Iraq 20 Years Later
In retrospect, what can we learn from an invasion that most Americans now think was an awful mistake?
March 20 marked 20 years since the second U.S. invasion of Iraq – Operation Iraqi Freedom, which George W. Bush defined as a mission “to disarm Iraq, to free its people, and to defend the world from grave danger.” One article can’t possibly sum up those two decades, or even come close to “The Conclusion” about the war and its aftermath, but we can offer an analytical look at the pros and cons.
Over the course of U.S. involvement in Iraq, 4,586 American service members paid the ultimate price, as did roughly another 3,500 contractors and civilians. Another 32,455 military personnel were wounded, some losing limbs or sustaining other lifelong serious injuries. That’s to say nothing of PTSD, broken families, and other ramifications. What did their blood and sacrifice achieve?
The Iraqi civilian death toll is estimated to be somewhere between 100,000 and 500,000. Many of them were Iraqi Christians, of whom there are now far fewer than before the war. Millions of people were displaced, often by the subsequent rise of ISIS. To be clear, Iraqi insurgents and others were responsible for the vast majority of civilian deaths, not American military personnel. Nevertheless, what did this loss of life and possessions bring?
American taxpayers spent hundreds of billions of dollars in Iraq. What did this expenditure of treasure buy?
The answers to those questions are complicated. They’re not black and white.
One result has been a dramatic shift in public opinion regarding foreign wars. As our Mark Alexander recently wrote about Ukraine, U.S. intervention at various levels can be a pretty mixed bag, and that yields vacillating public response. That was certainly the case in Iraq.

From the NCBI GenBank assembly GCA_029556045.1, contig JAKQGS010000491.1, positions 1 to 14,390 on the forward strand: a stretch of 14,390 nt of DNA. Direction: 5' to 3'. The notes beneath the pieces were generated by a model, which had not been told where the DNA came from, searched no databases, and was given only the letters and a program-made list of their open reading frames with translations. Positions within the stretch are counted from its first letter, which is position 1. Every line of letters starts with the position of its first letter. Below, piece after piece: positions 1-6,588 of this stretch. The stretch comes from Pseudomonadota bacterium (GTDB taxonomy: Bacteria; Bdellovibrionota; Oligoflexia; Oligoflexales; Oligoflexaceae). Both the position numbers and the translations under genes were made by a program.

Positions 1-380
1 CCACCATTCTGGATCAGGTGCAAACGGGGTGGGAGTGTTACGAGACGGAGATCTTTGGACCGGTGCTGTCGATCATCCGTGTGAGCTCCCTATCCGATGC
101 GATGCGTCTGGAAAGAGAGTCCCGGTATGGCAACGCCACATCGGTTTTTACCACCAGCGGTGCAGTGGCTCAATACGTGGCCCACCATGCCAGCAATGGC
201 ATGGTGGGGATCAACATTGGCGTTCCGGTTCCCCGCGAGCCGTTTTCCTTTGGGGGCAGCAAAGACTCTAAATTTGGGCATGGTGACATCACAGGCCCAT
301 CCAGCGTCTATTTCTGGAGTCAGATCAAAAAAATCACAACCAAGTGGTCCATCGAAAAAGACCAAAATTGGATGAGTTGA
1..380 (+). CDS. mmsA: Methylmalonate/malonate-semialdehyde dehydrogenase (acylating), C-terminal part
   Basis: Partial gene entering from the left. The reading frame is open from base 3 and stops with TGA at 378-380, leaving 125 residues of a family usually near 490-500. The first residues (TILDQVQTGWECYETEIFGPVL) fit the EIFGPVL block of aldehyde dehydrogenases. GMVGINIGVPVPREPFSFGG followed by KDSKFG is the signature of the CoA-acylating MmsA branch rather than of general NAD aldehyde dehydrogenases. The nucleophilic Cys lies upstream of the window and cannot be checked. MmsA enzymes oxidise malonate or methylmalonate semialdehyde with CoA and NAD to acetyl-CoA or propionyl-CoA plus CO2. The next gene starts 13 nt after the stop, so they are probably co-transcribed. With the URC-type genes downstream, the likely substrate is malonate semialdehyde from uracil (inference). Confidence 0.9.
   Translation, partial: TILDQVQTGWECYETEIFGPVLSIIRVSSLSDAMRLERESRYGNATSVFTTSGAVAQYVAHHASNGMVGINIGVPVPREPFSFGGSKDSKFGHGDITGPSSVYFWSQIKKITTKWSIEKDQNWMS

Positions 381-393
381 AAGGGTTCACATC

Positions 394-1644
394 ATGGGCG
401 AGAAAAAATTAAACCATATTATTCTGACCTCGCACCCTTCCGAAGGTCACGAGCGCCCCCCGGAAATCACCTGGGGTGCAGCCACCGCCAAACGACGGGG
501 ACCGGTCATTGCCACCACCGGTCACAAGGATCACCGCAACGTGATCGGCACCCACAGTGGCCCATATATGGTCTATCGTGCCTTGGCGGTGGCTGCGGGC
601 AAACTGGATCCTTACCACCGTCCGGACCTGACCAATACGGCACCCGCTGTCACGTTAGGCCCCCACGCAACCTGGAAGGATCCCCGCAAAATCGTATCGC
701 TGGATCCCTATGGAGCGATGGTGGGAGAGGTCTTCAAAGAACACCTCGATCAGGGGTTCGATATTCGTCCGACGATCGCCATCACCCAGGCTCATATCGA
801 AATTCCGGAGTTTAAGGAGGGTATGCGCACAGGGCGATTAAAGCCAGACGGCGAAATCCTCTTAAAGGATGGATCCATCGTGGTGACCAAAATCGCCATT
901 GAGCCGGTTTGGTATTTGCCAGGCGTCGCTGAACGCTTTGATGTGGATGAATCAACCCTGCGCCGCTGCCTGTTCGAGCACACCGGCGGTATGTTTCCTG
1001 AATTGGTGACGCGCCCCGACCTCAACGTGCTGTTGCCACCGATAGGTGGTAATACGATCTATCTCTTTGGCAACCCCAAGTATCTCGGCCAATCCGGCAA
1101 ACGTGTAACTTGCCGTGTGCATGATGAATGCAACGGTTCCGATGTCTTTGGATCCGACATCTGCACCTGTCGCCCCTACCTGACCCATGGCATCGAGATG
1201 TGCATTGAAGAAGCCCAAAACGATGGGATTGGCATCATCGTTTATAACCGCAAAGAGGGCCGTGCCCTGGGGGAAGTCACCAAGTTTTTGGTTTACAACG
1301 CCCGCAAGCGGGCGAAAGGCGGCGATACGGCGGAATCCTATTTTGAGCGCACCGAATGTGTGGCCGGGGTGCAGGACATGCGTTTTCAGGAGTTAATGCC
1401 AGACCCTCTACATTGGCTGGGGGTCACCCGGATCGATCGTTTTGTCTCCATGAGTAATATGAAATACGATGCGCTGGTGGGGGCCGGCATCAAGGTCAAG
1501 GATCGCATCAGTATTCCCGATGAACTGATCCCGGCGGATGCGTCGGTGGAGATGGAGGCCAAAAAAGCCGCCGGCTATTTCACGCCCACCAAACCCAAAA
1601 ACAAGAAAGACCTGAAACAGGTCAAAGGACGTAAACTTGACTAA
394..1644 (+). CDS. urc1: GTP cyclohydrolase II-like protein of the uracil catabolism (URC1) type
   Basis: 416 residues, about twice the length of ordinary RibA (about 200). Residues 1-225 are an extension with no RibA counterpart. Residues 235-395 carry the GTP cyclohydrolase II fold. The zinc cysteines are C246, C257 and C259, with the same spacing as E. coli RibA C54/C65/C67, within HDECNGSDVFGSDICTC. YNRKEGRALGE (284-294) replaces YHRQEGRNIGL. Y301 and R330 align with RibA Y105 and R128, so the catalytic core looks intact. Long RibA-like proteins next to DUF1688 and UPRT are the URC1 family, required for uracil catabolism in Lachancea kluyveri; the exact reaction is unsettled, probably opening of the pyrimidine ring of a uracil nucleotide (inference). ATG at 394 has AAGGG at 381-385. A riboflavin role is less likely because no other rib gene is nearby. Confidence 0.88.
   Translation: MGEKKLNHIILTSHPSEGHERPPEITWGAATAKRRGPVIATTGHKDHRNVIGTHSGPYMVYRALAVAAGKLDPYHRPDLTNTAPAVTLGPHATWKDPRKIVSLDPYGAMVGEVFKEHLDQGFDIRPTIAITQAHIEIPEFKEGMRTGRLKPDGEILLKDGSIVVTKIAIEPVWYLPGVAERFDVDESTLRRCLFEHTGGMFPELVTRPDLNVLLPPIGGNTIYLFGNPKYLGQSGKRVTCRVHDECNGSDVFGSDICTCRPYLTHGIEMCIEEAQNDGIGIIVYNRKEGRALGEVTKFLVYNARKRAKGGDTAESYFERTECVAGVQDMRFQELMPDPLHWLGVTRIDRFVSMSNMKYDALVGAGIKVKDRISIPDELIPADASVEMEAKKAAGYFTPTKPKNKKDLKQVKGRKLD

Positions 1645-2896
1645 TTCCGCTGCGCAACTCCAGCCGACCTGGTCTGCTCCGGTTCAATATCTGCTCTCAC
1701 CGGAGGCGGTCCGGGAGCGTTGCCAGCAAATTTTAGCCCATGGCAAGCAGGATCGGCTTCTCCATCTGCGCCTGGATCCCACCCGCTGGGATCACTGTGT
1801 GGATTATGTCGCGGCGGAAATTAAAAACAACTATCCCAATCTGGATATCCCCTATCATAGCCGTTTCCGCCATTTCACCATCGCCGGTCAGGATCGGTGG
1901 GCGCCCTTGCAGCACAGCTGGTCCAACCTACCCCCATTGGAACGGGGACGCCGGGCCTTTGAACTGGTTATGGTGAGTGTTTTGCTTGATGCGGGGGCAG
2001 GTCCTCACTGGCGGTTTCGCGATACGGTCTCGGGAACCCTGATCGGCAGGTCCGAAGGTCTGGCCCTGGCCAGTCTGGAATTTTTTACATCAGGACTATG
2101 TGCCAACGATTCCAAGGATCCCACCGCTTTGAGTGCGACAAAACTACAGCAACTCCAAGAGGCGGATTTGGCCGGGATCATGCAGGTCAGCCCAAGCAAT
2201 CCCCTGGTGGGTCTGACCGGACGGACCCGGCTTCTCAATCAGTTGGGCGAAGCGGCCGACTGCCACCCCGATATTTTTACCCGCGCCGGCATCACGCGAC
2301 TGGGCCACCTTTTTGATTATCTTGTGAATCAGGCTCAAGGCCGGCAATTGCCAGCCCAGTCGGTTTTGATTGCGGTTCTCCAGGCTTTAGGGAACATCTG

The war in Iraq was popular at the beginning. When Bush and his team, led by Secretary of State Colin Powell, made the case that Iraq, part of what Bush called the “Axis of Evil,” had spent years violating international rules about weapons of mass destruction and supporting terrorists, the overwhelming majority of the American people rallied behind them. We were, after all, still unified in the wake of the 9/11 terrorist attacks to take the fight to the enemy in what we dubbed Jihadistan rather than face them here on our shores.
There’s no question that Iraqi strongman Saddam Hussein was an evil and brutal despot. His genocidal record and warmongering in the Middle East, as well as his attempt to assassinate George H.W. Bush, were tangible threats to U.S. national security interests. Since his execution in 2006, the world is better off, and Iraq is in many ways a better place now than in 2003.
More importantly, Iraq is no longer a threat to the U.S., though it’s true we’ll never know if that could have been achieved without war.
A year after the 2003 invasion came the 2004 election, and Democrats wanted to oust Bush. That meant turning — hard — against the war many of them had supported. Political division here fed what became a tough slog in Iraq as the insurgency dug in for a long war in which jihadis knew they could outlast fickle Americans. The insurgency is exactly why Alexander and others argued back in 2005 that “we should stay in Iraq — for decades.” An essentially permanent military presence there would help secure our interests.